With that, you’re ready to make your first backup! Run the following command, and watch Obnam go through all the files in your roots:

$ obnam backup
elapsed: 7s
files: 3422/0
current: /home/ann/music/Beethoven/1.flac

Depending on how much data you have under the roots, this might take a while. But once Obnam is done, it will print out a report like this:

status: OK
duration: 85
file-count: 1223
generation-id: 3905a0ad-9971-413c-ac81-ca8587c5f8c2

That’s how you know you’ve got a backup! Hold off the celebration, though; the backups are only as good as your ability to use them, so let’s check if you can recover the files you just backed up.

4 Restoring a backup

Let’s imagine that your disk crapped out. In that case, you probably want to just grab the latest backup. In other cases, you might find that a file you thought useless and deleted long ago is actually important. To restore it, you need to find the backup that still has it.

The first order of business is to restore your passwords.yaml. If you already have it on your current machine, great; if not, you’ll have to restore it from some other backup before you can use Obnam to restore everything else. It’s impossible to recover any data without knowing the key, since it’s all encrypted.

Got the passwords.yaml in place? Good. Let’s get a list of all your backups with obnam list:

$ obnam list
6d35e3dd-3264-4269-a9d3-74fbd354c90e 2021-01-13 02:32:50.482465724 +0300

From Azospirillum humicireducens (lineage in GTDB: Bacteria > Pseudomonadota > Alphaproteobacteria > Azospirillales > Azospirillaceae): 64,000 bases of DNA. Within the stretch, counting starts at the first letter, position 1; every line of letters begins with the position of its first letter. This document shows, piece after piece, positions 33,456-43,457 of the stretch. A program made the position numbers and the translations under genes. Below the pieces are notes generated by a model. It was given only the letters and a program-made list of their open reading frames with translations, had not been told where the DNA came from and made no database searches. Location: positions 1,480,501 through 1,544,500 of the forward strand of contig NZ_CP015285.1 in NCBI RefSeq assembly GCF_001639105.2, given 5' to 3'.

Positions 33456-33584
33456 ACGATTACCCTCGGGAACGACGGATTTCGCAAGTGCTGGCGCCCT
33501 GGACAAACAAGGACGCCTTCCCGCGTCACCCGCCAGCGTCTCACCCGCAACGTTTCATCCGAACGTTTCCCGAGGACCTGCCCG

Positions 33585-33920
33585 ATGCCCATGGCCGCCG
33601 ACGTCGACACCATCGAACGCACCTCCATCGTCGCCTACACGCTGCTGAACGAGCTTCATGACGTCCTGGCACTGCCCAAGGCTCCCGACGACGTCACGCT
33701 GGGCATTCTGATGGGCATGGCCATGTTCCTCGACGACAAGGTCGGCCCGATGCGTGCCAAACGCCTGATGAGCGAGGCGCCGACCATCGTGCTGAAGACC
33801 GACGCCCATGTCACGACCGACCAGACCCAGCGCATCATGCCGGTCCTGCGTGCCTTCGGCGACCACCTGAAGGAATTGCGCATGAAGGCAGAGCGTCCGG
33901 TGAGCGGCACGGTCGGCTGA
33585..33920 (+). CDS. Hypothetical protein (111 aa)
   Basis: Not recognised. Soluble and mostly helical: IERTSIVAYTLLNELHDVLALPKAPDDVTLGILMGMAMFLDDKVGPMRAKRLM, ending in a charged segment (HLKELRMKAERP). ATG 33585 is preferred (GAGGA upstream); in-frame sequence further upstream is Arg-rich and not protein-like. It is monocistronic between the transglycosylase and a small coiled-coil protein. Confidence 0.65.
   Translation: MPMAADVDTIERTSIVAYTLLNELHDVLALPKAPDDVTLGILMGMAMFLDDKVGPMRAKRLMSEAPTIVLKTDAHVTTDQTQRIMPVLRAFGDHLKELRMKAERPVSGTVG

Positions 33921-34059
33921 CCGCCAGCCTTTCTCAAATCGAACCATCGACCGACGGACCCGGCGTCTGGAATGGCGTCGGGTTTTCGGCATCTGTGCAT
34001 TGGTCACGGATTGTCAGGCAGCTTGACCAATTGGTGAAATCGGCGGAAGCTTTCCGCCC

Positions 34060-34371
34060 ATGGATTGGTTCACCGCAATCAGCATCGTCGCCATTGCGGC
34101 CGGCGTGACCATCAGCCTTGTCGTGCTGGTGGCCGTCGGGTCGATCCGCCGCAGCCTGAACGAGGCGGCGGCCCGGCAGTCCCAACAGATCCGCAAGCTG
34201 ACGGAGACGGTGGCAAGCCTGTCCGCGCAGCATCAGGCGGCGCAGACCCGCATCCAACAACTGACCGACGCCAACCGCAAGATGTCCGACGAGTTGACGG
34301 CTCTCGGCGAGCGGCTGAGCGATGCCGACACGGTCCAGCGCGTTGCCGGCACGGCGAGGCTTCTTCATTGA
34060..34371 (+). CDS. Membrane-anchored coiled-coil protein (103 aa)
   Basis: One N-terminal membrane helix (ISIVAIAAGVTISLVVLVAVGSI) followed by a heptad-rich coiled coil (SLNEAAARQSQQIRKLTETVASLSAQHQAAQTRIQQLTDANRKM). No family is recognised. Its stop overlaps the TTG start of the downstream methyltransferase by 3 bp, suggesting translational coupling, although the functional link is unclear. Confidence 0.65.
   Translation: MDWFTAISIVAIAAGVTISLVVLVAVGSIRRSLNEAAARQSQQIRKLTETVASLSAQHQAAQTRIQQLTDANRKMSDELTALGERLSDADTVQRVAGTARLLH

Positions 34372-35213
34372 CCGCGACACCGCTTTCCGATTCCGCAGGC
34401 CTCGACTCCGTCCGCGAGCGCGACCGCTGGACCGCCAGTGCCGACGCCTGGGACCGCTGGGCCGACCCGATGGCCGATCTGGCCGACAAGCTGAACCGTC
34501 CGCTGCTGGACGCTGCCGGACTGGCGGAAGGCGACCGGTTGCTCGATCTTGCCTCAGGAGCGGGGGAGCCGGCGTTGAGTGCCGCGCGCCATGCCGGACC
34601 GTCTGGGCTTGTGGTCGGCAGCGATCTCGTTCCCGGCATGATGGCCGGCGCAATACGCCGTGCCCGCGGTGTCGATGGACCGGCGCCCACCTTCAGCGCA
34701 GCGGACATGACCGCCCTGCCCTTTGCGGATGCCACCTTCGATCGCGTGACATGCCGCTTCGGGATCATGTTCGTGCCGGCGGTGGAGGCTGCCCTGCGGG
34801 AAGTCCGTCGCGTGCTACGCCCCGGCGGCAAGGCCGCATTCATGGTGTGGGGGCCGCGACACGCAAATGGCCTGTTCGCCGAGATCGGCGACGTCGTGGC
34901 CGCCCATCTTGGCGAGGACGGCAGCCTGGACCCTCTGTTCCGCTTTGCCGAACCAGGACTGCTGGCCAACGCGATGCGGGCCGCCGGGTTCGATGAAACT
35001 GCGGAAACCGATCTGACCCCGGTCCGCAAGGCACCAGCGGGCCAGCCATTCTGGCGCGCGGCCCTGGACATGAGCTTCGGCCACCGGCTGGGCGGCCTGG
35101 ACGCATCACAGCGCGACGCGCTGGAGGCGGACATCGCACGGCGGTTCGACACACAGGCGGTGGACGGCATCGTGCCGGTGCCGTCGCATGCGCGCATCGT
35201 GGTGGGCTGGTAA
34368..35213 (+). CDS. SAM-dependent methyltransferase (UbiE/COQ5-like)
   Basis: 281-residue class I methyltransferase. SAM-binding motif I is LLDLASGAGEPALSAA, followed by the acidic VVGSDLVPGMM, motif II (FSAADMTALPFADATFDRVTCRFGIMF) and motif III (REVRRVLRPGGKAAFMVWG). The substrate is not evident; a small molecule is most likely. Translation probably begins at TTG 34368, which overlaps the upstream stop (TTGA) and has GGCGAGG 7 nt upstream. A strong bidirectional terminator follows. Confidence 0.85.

e4387899-d1dd-4e42-bc57-f56e6097d235 2021-01-14 02:36:00.029561204 +0300
9acde8d9-c167-4ad0-86b6-560c711713e1 2021-01-18 02:45:56.865274252 +0300
708db71e-d863-47e6-92c3-679041e25c8e 2021-01-20 02:49:50.664349817 +0300
0f3a63d0-d992-42ff-ab77-7e2457745a40 2021-01-22 03:00:56.902063598 +0300
028ce888-4a5b-438c-978c-0812646165cf 2021-02-07 16:18:19.008757980 +0300
481bb25f-5377-4e41-b824-4e60fda8f01c 2021-02-08 19:04:44.072710112 +0300
5067e10e-2d4d-4ff4-a9a0-568ed008dd2c 2021-02-11 20:26:06.589610566 +0300
3905a0ad-9971-413c-ac81-ca8587c5f8c2 2021-02-12 22:35:20.431081194 +0300

That second-to-last backup, 5067e10e-2d4d-4ff4-a9a0-568ed008dd2c, looks like it’s old enough. Let’s see what files it contains:

$ obnam list-files 5067e10e-2d4d-4ff4-a9a0-568ed008dd2c

You might need to grep the result to check for specific files. Anyway, suppose this backup it exactly what you need. Let’s restore it to a directory called “yesterday”:

$ obnam restore 5067e10e-2d4d-4ff4-a9a0-568ed008dd2c yesterday

Obnam will print out a progress bar and some stats. Once the restoration is done, you can look under yesterday/ to find the file you needed. Easy!

Now you’re prepared for the worst. (Unless both your primary and backup disks break. Or your backup server is inaccessible. Or you lose all copies of passwords.yaml. Or there is no electrical grid anymore to power your devices. Or the zombies are trying to break in, distracting you from reading this tutorial. Look up “disaster recovery planning”—oh right, no electricity.)

5 Where to go from here

Obnam is still at the alpha stage, so it’s likely that the instructions above didn’t quite work for you. If so, please open issues and help us improve Obnam!

If you’re interested in more details, and especially in how Obnam works internally, take a look at the Subplot file. It not just explains things, but also contains acceptance criteria and tests for them. Great stuff!